Jennette is used as a scapegoat by the network when Sam & Cat is canceled, with the producers pushing the narrative that she was jealous of her co-star, Ariana Grande. However, Jennette is just excited to be free of Nickelodeon, enabling her to pursue more adult projects.

While on set for a new Netflix series, Jennette meets Steven, an assistant director. The two begin a romantic relationship, with Jennette remarking that Steven is her “first real love.” However, after discovering Jennette’s bulimia, Steven gives her an ultimatum: seek treatment, or he will have to break up with her. Jennette pursues therapy, but she quits after her therapist, Laura, begins probing into her relationship with her mother.

Steven is surprisingly fine with Jennette quitting therapy, having undergone a sudden religious conversion. He begins bringing Jennette to different church services and takes a vow of celibacy, both of which irritate Jennette. Adding to her stress is the sudden revelation that the man who helped raise her, Mark, is not her biological father. Jennette is upset that Debra never told her about her true paternity before she died. However, when she tries to discuss the matter with Steven, he reveals a shocking secret of his own: he believes he is the reincarnation of Jesus Christ.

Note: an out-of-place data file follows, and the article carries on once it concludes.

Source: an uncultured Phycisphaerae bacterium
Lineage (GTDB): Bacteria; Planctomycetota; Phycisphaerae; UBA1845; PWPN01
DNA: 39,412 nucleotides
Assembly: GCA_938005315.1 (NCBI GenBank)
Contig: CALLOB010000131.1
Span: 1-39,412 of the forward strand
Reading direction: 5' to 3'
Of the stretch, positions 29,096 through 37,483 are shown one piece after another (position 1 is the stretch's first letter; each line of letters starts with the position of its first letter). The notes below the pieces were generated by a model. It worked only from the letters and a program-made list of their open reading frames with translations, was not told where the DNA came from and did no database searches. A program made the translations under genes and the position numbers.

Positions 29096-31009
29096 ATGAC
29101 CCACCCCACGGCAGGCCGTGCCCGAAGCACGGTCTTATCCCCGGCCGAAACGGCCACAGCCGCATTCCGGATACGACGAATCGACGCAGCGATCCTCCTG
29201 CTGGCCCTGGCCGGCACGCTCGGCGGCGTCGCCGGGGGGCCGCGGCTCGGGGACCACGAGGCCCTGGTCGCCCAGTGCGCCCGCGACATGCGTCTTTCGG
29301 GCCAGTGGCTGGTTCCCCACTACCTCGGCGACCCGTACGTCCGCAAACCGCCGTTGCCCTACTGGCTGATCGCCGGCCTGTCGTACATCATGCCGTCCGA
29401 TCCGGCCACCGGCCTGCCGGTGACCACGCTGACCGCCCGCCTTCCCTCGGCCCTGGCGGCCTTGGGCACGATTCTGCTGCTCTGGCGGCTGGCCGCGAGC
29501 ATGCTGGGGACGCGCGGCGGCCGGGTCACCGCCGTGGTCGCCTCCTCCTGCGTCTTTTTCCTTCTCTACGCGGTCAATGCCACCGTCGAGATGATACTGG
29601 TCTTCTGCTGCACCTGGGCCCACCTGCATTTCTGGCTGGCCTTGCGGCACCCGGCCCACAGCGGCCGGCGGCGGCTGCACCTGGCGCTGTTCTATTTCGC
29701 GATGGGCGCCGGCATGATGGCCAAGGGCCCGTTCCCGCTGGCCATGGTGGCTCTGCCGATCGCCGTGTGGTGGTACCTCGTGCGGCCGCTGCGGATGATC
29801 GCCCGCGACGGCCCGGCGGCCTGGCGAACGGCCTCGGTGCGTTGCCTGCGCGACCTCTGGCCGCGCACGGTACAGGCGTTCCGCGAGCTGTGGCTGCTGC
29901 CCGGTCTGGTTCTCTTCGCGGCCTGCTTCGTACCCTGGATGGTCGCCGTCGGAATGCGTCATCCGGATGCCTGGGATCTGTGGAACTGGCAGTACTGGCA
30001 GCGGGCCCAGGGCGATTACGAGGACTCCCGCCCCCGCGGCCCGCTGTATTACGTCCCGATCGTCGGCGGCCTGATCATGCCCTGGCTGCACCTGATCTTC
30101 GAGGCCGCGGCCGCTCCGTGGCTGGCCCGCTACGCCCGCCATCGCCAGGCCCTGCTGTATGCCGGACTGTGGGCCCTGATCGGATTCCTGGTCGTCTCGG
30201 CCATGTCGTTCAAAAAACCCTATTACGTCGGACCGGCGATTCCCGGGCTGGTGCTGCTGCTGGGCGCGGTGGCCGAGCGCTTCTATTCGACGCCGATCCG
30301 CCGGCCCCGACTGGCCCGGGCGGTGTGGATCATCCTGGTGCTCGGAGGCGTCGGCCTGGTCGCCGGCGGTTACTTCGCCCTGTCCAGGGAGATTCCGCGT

After losing a tooth while vomiting, Jennette reflects on the miserable state of her life. She decides to seek treatment for her eating disorder and mental health issues. Steven is also diagnosed with schizophrenia, and Jennette attempts to help him work through the aftermath. However, while Jennette is making progress, Steven begins to stagnate, lapsing into a marijuana addiction that leaves him listless and unmotivated. She ultimately decides to break up with him, prioritizing her own wellness.

Jennette’s journey toward recovery is long and frustratingly nonlinear. Over the next several years, she makes continuous strides toward developing a healthier relationship with food, guided by her therapist, Jeff. She also begins processing and unpacking the trauma of her childhood, including the abuse she suffered at Debra’s hands. This culminates in her decision to quit acting altogether and instead pursue a career as a writer. The memoir ends with Jennette visiting her mother’s grave and reflecting on the tendency people have to unduly glorify and romanticize the dead.